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Issue 01/2021

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  • Products
  • Automotive
  • Packaging
  • Sustainable
  • Carbon
  • Plastics
  • Materials
  • Biobased
  • Foam
  • Bioplastics
Highlights: Automotive Foam Basics: Enzymes

Brand Owner A

Brand Owner A Brand-Owner’s perspective on bioplastics and how to unleash its full potential Yum China Holdings, Inc. the Shanghai based licensee of Yum! Brands in mainland China announced that it has launched a series of plastic reduction and environmentally friendly packaging initiatives across its brands in line with the latest regulations in China. As a result of these initiatives, Yum China expects a reduction of approximately 8,000 tonnes of non-degradable plastics annually starting from 2021. Brands include (among others) KFC, Pizza Hut, and Taco Bell. From January 2021, over 50 % of KFC restaurants in mainland China will replace non-degradable plastic bags used for delivery and takeaway with either paper bags or biodegradable plastic bags. By the end of 2025, all KFC restaurants will phase out non-degradable plastic bags and cutlery in mainland China. Pizza Hut is already a step further, as 70 % of all Pizza Hut restaurants in mainland China have already replaced existing plastic bags with paper bags or biodegradable plastic bags at the end of 2020. Building on these achievements, Pizza Hut will eliminate the use of non-degradable plastic bags by the end of 2022. Joey Wat, CEO of Yum China Photo Provided by Yum China, CC BY 4.0 “The new plastic reduction initiatives reinforce our sustainability strategy to drive meaningful change through packaging innovation and reduction,” said Joey Wat, CEO of Yum China. “In line with our longterm commitment to supporting economic, social and environmental development, we are committed to working with customers, partners, and all other stakeholders to promote a more sustainable future.” In addition to complying with regulatory requirements, these latest actions reflect Yum China’s company-wide packaging strategy that aims to reduce disposable packaging with new packaging solutions, new materials, as well as innovative technologies. The strategy includes ensuring that all customer-facing, plastic-based packaging is recyclable, refusing to purchase paper products from suppliers that knowingly cause deforestation, and working towards a 30 % reduction on non-degradable plastic packaging weight by 2025. AT http://ir.yumchina.com Magnetic for Plastics www.plasticker.com • International Trade in Raw Materials, Machinery & Products Free of Charge. • Daily News from the Industrial Sector and the Plastics Markets. • Current Market Prices for Plastics. • Buyer’s Guide for Plastics & Additives, Machinery & Equipment, Subcontractors and Services. • Job Market for Specialists and Executive Staff in the Plastics Industry. Up-to-date • Fast • Professional 44 bioplastics MAGAZINE [01/21] Vol. 16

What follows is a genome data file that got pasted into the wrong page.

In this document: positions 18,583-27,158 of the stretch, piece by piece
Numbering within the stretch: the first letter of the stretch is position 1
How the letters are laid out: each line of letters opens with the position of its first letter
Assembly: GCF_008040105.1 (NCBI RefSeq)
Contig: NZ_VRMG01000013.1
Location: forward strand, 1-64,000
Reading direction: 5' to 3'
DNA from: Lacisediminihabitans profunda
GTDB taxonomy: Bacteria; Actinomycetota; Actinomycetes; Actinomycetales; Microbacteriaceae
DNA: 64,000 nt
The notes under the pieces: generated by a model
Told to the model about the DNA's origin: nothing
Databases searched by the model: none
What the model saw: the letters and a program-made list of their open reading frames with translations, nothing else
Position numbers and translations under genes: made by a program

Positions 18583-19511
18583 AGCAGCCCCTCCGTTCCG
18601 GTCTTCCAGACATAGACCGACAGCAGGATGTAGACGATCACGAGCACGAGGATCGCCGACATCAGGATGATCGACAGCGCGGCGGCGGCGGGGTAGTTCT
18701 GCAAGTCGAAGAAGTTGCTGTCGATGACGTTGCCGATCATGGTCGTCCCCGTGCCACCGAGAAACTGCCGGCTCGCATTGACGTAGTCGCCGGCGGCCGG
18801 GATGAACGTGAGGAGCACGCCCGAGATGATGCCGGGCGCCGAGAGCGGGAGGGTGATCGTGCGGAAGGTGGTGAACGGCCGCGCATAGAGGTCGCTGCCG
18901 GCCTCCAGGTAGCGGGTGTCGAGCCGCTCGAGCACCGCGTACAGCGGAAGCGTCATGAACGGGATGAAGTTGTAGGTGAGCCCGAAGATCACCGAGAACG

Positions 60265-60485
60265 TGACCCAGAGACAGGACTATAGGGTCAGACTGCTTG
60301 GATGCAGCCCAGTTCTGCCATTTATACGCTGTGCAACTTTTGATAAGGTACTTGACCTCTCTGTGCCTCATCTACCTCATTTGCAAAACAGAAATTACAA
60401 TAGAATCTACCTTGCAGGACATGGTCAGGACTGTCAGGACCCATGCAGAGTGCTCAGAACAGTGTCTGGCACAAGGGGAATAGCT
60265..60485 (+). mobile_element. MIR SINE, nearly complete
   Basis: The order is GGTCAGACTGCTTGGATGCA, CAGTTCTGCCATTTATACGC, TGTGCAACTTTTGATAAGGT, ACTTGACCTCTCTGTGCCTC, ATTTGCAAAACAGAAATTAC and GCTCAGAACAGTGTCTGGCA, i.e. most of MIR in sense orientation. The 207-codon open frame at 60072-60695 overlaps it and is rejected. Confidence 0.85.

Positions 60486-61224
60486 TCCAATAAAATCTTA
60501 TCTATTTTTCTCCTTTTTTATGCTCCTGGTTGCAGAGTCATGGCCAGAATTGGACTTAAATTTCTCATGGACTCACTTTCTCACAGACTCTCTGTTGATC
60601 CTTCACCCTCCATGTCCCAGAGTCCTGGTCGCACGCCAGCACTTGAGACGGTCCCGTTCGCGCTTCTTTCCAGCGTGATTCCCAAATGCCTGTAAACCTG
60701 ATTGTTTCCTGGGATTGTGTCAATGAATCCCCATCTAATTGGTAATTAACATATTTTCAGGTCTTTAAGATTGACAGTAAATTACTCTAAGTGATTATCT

Automotive www.engr.wisc.edu bioplastics MAGAZINE [01/11] Vol. 6 37 10 Years ago Foam tinyurl.com/pbatfoam2011 Published in bioplastics MAGAZINE In January 2021, Srikanth Pilla, now Clemson University, Greenville, South Carolina, USA said: “The study, conceived about 10 years ago, was timely back then when the need for biobased and biodegradable/compostable packaging materials including foams was in high demand. Today they almost became certain. With the emergence of circularity, plastics being biobased and/or biodegradable has become a necessity that their presence is more authenticated now. While a commercial potential is yet to be realized, my own lab has started to constitute more advancements in this field that is much closer to commercialization.” www.clemson.edu Volume Expansion Ratio Open Cell content (%) Article contributed by Srikanth Pilla, George K. Auer, Shaoqin Gong University of Wisconsin, USA Seong G. Kim, Chul B. Park, University of Toronto, CA Figure 2: Volume Expansion Ratio vs Temperature 1.8 1.6 1.4 1.2 1 60 50 40 30 20 10 0 PLA Ecovio PLA+55%PBAT Figure 3: Open Cell Content vs Temperature PLA Ecovio PLA+55%PBAT 125 130 135 140 145 150 155 36 bioplastics MAGAZINE [01/11] Vol. 6 PLA+0.5%Talc Ecovio+0.5%&Talc PLA+55%PBAT+0.5%Talc 130 140 150 Die Temperature (°C) PLA+0.5%Talc Ecovio+0.5%&Talc PLA+55%PBAT+0.5%Talc Die Temperature (°C) Biodegradable PLA/PBAT Foams I Foam investigated the foaming ability of PLA blended with starch using microcellular extrusion. Reignier et al. [32] have studied extrusion foaming of amorphous PLA using CO 2 ; however, due to very narrow processing window of the unmodified PLA, a reasonable expansion ratio could not be achieved. In this study, PLA/PBAT blends have been foamed by the microcellular extrusion process using CO 2 as a blowing agent. Two types of blend systems were investigated: (1) Ecovio ® , which is a commercially available compatibilized PLA/PBAT blend (BASF); (2) A non-compatibilized PLA/PBAT blend at the same PLA/PBAT ratio (i.e., 45:55 by weight percent) as Ecovio. The effects of talc,compatibilization and die temperature on the cell size, cell density, volume expansion and open cell content were evaluated. n this study, a unique processing technology viz. microcellular extrusion foaming, was used to produce biodegradable foams that could potentially replace existing synthetic foams thereby reducing carbon footprint and contributing towards a sustainable society. Introduction Effects on Cell Size and Cell Density Representative SEM images of the cell morphology of different formulations are shown in Figure 1. From the figure, it can be noted that the addition of talc has decreased the cell size. This shows that talc has acted as a nucleating agent thereby reducing the cell size. Thus, as more cells started to nucleate, due to excess nucleation sites provided by talc, there was less amount of gas available for their growth that lead to reduction in cell size. Also, the addition of talc significantly increased the melt viscosity, which made it difficult for the cells to grow, leading to smaller cell sizes [33]. Also, from Figure 1 it can be observed that the cell size of the compatibilized blends (both Ecovio and Ecovio-talc) is much less than that of the non-compatibilized ones (PLA/PBAT and PLA/PBATtalc). Thus it can be concluded that compatibilization has reduced the cell size. This might be due to increase in the melt strength of the blend as a result of the compatibilization [34]. In general, as shown in Figure 1, the addition of talc has increased the cell density because of the heterogeneous nucleation. In a heterogeneous nucleation scheme, the activation energy barrier to nucleation is sharply reduced in the presence of a filler (talc in this case) thus increasing the nucleation rate and thereby the number of cells [35]. While comparing the compatibilized and non-compatibilized samples, it can be observed that the cell density As a biodegradable and biobased polymer, polylactide (PLA) has attracted much interest among researchers world-wide in recent times; however, its commercial application is still limited due to certain inferior properties such as brittleness, relatively high cost, and narrow processing window. Certain drawbacks can be overcome by copolymerizing lactide with different monomers such as ε-caprolactone [1-4], trimethylene carbonate [5] and DL-β-methyl-δ-valerolactone [6] and by blending PLA with poly(butylene adipate-co-terephthalate) (PBAT) [7], poly(εcaprolactone) (PCL) [8-12] and many other non-biodegradable polymers [13-19]. Though the blended polymers exhibited certain improved mechanical properties compared to non-blended parts, immiscible polymer blends may lead to less desirable properties that were anticipated from blending. Thus, compatibilizers are often used to improve the miscibility between the immiscible polymer blend. is the much higher for Ecovio samples (i.e. both Ecovio and Ecovio-talc). Thus as seen in cell size, compatibilization had positive effect on the cell morphology of the foamed materials, i.e., increasing the cell density. This is in agreement with the published literature [36]. Effects on Volume Expansion Ratio (VER) Volume expansion ratio denotes the amount of volume that has proportionately expanded as a result of foaming. Figure 2 presents the volume expansion ratio with respect to temperature. The addition of talc has decreased the VERs of PLA and non-compatibilized PLA/PBAT blend. This is due to increase in stiffness and strength of the polymer melt. For Ecovio, the addition of talc had no significant effect on VER. While comparing the non-filled and talc filled compatibilized and non-compatibilized PLA/PBAT blends, it can be inferred that non-compatibilized PLA/PBAT blends possesses higher VER in comparison to compatibilized blends. Thus, compatibilization had a negative effect on the VER which could be due to increase in the melt strength of the compatibilized blends [37]. PLA Effects on Open Cell Content (OCC) The open cell content illustrates the interconnectivity between various cells. A highly open cell structured foam can be used in numerous industrial applications such as filters, separation membranes, diapers, tissue engineering etc. Figure 3 shows the variation of open cell content (OCC) with temperature. In general, the open cell content is governed by cell wall thickness [37]. As per the cell opening strategies discussed in [37], higher cell density, higher expansion ratios, creating structural inhomogeneity by using polymer blends or adding cross-linker and using a secondary blowing agent, all decrease the cell wall thickness thereby increasing the OCC. Some of them work in conjunction with the other. With the addition of talc, the OCC decreased for PLA and noncompatibilized PLA/PBAT blend which might be attributed to an increase in stiffness and strength of the talc filled samples. For Ecovio, the OCC increased with the addition of talc. Thus, talc had a varying effect on the OCC of PLA and its blends (compatibilized and non-compatibilized). In the analysis of OCC for compatibilized and non-compatibilized blends, it can be inferred that compatibilization has reduced the OCC significantly among non-filled blends but increased the OCC slightly among talc filled blends. Further investigation is required to study the varied effects of compatibilization on the OCC of blends. In summary, biodegradable PLA/PBAT foams have been successfully produced using CO 2 as a blowing agent. Two types of blends systems have been investigated, compatibilized and non-compatibilized. The effects of talc and compatibilization have been studied on different foam properties such as cell morphology, volume expansion, and open cell content. The financial support from National Science Foundation (CMMI-0734881) is gratefully acknowledged. PLA + 0.5% Talc Ecovio Ecovio + 0.5%Talc PLA + 55% PBAT PLA + 55% PBAT + 0.5%Talc 500 μm Foamed plastics are used in a variety of applications such as insulation, packaging, furniture, automobile and structural components [20-21]; especially, microcellular foaming is capable of producing foamed plastics with less used material and energy, and potentially improved material properties such as impact strength and fatigue life [22]. Also compared to conventional foaming, microcellular foaming process uses environmentally benign blowing agents such as carbon dioxide (CO 2 ) and nitrogen (N 2 ) in their supercritical state [23]. Microcellular process also improves the cell morphology with typical cell sizes of tens of microns and cell density in the order of 109 cells/cm 3 [23]. Additionally, compared to conventional extrusion, the microcellular extrusion process allows the material to be processed at lower temperatures, due to the use of supercritical fluids (SCF), making it suitable for temperature- and moisture-sensitive biobased plastics such as PLA. Solid PLA components processed by various conventional techniques such as compression molding, extrusion and injection molding have been investigated by many researchers [24-25]; however, foamed PLA produced via microcellular technology has been a recent development. Pilla et al. [26-29] and Kramschuster et al. 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